This photo taken on Jan 30, 2023 shows a general view of a Light Public Housing mock-up unit at Kai Tak. (ANDY CHONG / CHINA DAILY)
Hong Kong residents banking on public housing to get on the property ladder are likely to enjoy a much-needed 18-month cut in waiting time by 2027 as Light Public Housing (LPH) projects and the special administrative region government’s efforts in streamlining procedures will usher a “notable improvement” in housing supply, according to local think tank Our Hong Kong Foundation.
Approximately 360,000 public housing units are projected to be delivered by 2032, surpassing by around 20 percent the target set by the government’s Long Term Housing Strategy, the foundation wrote in its latest 10-year forecast on housing supply published Thursday.
The think tank’s report came as the city doubled down on tackling its deep-seated housing shortage. In his maiden Policy Address last October, Chief Executive John Lee Ka-chiu placed housing problems at the top of the current-term government’s agenda, pledging to let people “have more decent housing”
The waiting time for subsidized rental housing will be cut from 6.1 years to 4.6 years in four years’ time should there be no delays, according to the report.
The think tank’s report came as the city doubled down on tackling its deep-seated housing shortage. In his maiden Policy Address last October, Chief Executive John Lee Ka-chiu placed housing problems at the top of the current-term government’s agenda, pledging to let people “have more decent housing.”
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Among the array of housing policies was the introduction of a new temporary housing program, namely Light Public Housing, with 30,000 units to be built by 2027. The target number is expected to boost the supply of public housing by about 25 percent, filling the gap in housing supply in the short term, according to Lee.
Jason Leung Yeuk-ho, a researcher at Our Hong Kong Foundation, said Light Public Housing is a “quicker solution” for the needy to get on public housing and improve their living conditions as early as possible, dismissing societal concerns over high construction costs.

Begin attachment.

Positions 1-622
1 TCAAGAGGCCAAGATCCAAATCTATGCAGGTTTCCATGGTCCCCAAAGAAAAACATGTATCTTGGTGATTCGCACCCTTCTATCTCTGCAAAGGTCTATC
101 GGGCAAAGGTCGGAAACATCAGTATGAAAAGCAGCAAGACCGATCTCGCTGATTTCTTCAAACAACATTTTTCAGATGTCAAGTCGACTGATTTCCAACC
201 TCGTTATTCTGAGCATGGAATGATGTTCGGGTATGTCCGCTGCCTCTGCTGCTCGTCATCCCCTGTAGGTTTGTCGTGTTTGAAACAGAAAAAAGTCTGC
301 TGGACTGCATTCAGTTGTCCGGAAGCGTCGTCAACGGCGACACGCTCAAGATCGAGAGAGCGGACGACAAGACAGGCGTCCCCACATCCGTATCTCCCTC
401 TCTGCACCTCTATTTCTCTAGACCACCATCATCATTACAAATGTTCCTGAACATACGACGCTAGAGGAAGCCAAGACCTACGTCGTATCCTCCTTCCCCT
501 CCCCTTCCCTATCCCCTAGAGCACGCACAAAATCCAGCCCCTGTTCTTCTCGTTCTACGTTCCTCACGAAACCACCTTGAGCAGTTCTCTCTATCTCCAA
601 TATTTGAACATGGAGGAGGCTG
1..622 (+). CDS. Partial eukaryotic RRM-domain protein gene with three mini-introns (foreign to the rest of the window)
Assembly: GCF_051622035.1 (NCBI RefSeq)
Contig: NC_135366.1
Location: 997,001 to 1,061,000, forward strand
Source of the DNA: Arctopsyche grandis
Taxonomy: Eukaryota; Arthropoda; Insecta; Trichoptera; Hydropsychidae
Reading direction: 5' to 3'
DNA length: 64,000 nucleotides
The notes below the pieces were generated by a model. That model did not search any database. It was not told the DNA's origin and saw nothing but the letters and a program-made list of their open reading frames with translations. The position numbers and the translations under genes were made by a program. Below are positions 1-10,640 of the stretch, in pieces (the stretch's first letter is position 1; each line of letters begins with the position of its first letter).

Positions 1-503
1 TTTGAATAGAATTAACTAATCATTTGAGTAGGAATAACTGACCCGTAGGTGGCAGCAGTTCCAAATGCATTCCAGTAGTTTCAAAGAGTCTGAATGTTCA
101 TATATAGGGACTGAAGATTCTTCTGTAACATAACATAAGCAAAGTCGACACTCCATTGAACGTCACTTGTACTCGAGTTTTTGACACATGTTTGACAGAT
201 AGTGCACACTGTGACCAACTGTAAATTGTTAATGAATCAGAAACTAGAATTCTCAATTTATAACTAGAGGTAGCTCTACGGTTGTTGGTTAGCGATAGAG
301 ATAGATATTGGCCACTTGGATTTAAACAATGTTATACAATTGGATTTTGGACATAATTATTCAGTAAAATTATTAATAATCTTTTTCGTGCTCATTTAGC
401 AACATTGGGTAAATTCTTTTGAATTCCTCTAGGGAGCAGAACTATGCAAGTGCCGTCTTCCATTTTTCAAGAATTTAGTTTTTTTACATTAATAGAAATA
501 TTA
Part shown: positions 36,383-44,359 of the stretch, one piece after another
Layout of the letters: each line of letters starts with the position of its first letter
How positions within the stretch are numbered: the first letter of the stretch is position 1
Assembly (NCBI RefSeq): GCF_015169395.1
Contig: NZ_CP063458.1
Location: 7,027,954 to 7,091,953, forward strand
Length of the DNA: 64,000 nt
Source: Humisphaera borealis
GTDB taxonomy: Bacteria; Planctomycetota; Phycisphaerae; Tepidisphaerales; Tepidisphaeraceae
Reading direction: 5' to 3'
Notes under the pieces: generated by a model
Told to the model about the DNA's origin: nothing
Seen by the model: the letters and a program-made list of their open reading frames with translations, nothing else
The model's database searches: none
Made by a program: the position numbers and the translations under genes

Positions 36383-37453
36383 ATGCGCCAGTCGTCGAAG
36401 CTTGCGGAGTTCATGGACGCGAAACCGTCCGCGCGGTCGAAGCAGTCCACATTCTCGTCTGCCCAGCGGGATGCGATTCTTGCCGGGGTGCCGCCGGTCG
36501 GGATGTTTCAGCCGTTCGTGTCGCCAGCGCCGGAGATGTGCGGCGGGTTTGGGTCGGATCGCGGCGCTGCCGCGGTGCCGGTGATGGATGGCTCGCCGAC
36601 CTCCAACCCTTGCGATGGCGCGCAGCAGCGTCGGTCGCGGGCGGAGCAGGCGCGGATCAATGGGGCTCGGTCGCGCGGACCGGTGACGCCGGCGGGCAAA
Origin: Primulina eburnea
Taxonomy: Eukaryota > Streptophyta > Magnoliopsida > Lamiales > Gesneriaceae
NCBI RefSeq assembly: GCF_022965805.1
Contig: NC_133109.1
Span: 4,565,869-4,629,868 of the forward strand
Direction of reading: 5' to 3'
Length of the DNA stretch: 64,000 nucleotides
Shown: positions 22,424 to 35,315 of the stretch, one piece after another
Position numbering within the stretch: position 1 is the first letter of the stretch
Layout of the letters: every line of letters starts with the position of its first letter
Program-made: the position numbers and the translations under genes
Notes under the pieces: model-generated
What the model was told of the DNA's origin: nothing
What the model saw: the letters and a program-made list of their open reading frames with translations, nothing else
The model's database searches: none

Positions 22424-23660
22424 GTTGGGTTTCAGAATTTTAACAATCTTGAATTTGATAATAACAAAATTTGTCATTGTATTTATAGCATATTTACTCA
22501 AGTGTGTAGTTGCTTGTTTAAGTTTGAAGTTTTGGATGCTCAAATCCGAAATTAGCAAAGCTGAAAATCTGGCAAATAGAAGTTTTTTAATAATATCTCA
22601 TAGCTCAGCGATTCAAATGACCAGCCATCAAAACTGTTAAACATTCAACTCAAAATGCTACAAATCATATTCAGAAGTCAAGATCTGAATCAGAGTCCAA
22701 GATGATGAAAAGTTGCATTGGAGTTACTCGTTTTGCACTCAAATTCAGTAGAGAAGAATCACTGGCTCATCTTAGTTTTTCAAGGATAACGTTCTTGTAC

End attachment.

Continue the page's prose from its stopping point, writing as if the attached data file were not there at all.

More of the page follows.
“It’s to use the money in exchange for time,” Leung said, adding that almost half of the people living in cramped subdivided flats — dwellings built out of existing flats, usually old tenement buildings — are waiting for public housing.
However, Ryan Ip Man-ki, co-head of research and vice-president of Our Hong Kong Foundation, noted that a range of headwinds still requires the government’s “unified efforts across all departments” to address.
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He said that not until the second five-year period will we see the delivery of two-thirds of the public rental units, 60 percent of which are slated for building in the Northern Metropolis — a planned area of about 300 square kilometers to be developed into a new growth engine for the city.
“The government has to come out with targeted specified measures on improving the resettlement and relocation of existing users on the lands of the New Territories. Because especially, for the public housing part, 50 percent of all the projects with the Northern Metropolis involve rezoning and all of the lands involve relocation,” Ip said.
A strong focus is needed on an infrastructure-led approach, he added. “What we saw in the past was that the first batch of the population that went in was without a lot of transport infrastructure. This has to be avoided in the future.”